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Protecting Your Key Business Assets Takes More than Just a Non-Compete

It's not only what your business knows, but also who at your business knows it. Industry leading companies echo that key employees, who typically possess institutional knowledge and trade secrets, are their most valuable assets. Particularly for sales focused organizations, the risk of disloyal key employees taking know-how and relationships can be catastrophic. Protecting your key business assets is vital.

There are ways to protect your organization against risks associated with disloyal employees and raiding competitors. Effective planning and protection mechanisms can deter and effectively prevent disloyal employees from taking your hard earned institutional knowledge and property to work for a more-than-eager competitor, and may effectively deter key employees from leaving in the first place. Lack of effective planning, on the other hand, paves the way for "mutiny" and cannibalizing your business of other employees, information and customers.

How Good is Your Non-Compete?

Employees are often required to sign restrictive covenant, or "non-competes," that may contain prohibitions against competing against the employer, taking the employer's confidential information, and/or soliciting the employer's other employees and customers. Many employers collect boiler-plate non-competes from every employee, without giving further thought to when they are enforceable and what business practices may maximize the enforceability of non-competes. Employers generally expect such agreements to, without much more, protect the employer's ideas, customers and other employees. Although Michigan has a statute governing non-competes, MCL 455.774a , enforcing non-competes isn't as easy as one would expect.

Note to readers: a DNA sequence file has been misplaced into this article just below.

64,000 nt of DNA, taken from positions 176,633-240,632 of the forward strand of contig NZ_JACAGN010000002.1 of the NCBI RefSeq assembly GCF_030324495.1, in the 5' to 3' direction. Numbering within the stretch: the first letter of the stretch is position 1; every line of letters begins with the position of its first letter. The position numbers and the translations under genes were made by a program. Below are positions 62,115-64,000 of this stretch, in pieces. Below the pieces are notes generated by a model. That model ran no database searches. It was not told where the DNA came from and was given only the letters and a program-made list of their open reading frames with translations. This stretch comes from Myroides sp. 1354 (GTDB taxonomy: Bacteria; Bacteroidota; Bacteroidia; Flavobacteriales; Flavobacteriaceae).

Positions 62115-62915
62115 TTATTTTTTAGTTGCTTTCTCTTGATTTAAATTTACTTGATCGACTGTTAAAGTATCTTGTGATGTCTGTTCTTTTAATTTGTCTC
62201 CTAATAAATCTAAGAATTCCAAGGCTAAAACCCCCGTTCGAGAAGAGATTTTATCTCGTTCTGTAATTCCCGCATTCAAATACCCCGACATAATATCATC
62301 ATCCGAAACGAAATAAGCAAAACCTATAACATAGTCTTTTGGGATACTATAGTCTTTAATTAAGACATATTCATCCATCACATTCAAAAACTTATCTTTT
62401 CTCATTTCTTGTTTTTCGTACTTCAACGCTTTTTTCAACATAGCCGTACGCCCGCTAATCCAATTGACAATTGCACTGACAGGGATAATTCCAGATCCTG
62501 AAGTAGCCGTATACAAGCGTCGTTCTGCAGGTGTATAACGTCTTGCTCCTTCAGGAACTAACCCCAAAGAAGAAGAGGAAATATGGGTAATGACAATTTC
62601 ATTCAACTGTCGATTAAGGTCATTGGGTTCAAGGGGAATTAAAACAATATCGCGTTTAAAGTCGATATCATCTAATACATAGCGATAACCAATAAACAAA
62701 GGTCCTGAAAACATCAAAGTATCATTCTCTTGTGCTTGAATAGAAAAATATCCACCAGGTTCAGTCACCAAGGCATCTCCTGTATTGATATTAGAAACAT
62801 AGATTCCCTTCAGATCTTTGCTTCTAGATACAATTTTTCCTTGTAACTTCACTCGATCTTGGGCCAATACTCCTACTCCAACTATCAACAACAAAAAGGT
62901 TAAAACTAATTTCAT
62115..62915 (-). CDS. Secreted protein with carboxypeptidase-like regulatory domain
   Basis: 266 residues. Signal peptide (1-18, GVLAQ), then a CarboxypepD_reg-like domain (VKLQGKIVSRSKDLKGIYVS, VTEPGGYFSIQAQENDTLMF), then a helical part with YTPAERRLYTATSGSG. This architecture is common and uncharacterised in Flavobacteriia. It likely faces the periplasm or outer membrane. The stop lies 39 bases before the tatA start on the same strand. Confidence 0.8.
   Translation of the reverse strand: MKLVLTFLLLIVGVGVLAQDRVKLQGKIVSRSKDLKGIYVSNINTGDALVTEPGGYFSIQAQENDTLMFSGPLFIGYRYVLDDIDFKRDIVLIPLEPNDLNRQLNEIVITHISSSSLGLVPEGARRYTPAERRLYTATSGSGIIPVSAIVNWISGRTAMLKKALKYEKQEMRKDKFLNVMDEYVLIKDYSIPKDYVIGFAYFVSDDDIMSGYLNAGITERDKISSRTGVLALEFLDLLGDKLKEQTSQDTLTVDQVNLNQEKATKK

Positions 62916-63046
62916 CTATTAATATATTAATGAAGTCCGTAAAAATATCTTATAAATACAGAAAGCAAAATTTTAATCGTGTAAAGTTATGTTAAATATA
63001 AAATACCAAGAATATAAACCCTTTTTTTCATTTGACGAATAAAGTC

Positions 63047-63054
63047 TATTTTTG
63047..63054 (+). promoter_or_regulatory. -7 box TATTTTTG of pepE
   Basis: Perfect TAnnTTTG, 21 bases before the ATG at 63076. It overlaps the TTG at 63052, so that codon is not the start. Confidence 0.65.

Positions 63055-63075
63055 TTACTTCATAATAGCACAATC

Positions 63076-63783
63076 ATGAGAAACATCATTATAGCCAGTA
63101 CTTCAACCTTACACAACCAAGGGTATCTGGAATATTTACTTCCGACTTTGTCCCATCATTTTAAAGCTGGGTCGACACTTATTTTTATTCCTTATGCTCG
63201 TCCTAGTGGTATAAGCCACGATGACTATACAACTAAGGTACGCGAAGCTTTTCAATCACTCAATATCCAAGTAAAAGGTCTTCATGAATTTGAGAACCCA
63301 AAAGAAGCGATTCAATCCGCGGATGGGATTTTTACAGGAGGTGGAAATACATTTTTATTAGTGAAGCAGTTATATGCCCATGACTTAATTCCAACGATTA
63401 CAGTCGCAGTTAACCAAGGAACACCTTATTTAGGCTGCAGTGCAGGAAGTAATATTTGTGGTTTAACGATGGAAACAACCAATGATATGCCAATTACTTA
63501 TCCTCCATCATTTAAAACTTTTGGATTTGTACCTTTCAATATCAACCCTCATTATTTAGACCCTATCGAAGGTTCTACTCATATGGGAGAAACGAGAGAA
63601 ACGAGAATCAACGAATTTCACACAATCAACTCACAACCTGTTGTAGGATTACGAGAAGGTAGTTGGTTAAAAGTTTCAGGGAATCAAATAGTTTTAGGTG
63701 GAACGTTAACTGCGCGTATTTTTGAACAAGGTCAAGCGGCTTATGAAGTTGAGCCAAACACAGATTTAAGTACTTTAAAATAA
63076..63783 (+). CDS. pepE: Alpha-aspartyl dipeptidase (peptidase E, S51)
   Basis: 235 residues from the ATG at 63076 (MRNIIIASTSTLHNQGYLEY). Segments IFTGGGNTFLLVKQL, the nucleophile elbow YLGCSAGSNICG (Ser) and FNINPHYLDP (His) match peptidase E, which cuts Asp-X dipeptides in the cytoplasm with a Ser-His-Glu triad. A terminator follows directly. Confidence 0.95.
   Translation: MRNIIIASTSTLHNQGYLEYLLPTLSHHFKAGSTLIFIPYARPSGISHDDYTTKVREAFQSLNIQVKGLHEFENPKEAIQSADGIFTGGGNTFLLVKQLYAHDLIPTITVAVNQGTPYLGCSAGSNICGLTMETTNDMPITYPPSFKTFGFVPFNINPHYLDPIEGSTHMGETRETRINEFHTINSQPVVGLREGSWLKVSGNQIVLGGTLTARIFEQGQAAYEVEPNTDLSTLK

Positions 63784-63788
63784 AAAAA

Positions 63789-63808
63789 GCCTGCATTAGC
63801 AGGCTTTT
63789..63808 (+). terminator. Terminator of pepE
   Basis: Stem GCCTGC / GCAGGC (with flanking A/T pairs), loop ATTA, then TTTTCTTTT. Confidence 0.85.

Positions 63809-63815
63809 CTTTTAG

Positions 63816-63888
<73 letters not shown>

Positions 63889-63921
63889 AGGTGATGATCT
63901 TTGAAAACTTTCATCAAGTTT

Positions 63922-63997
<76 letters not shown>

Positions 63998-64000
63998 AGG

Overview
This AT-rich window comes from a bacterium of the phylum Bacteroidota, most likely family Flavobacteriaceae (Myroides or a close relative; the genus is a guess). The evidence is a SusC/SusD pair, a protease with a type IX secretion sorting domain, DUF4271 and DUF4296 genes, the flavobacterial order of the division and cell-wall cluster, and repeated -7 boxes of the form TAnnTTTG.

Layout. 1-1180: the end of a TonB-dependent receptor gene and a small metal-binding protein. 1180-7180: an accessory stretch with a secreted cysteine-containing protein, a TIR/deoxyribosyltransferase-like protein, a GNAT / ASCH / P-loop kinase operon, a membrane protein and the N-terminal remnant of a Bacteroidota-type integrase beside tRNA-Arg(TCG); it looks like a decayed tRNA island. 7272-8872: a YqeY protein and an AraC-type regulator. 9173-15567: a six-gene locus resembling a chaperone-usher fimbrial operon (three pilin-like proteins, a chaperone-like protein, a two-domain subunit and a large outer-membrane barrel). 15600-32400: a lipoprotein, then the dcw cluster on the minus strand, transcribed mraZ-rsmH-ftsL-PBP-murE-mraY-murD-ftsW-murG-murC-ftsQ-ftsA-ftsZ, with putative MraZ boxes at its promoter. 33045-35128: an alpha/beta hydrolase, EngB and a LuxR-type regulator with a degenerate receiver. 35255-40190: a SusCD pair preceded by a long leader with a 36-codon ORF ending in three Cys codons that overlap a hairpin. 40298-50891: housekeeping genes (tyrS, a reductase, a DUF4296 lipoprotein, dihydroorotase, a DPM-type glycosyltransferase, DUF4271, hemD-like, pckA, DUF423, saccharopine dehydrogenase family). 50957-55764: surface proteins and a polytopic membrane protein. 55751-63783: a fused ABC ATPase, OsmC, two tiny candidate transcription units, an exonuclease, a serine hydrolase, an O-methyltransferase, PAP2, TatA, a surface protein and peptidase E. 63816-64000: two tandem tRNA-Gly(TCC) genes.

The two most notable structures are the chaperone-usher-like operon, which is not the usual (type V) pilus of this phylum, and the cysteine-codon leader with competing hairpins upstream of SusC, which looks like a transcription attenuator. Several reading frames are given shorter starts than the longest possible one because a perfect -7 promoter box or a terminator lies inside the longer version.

But, That's Not Fair

"Reasonable" agreements that protect an employer's "legitimate business interests" are enforceable in Michigan and in many other states, with some variation. The definition of reasonable varies, however, as does the interpretation of legitimate business interests. To further complicate things, in determining whether to enforce a restrictive covenant, courts apply principles of equity - asking "is it fair...?" As any child can tell you, arguing and proving what is "fair" is easier said than done. While advanced planning and appropriate business practices can help establish "reasonable," "legitimate" and "fair," few employers take the advanced steps necessary to maximize the protections theoretically offered. Without appropriate advanced planning, many employers risk being taught a lesson in non-competes by a skilled litigator after-the-fact.

Don't Wing it, Get Professional Help

As an experienced litigator in the field, I make my living both enforcing and circumventing non-competes and other restrictive covenants. I also help clients assess non-competes and employer practices before it becomes too-late. While I have successfully won such disputes at trial, and could help you on either side of the divide, I counsel my clients that an ounce of prevention is worth a pound of cure.

How confident are you that your key business assets are protected?


Alex Stotland is a business litigation attorney licensed in both Michigan and New York, who is a partner at Hertz Schram, with a significant practice in counseling and representing clients in disputes concerning restrictive covenants, trade secrets, raiding, unfair competition, licensing, and other business and employment issues. Alex can be reached at astotland@hertzschram.com or (248)335-5000.

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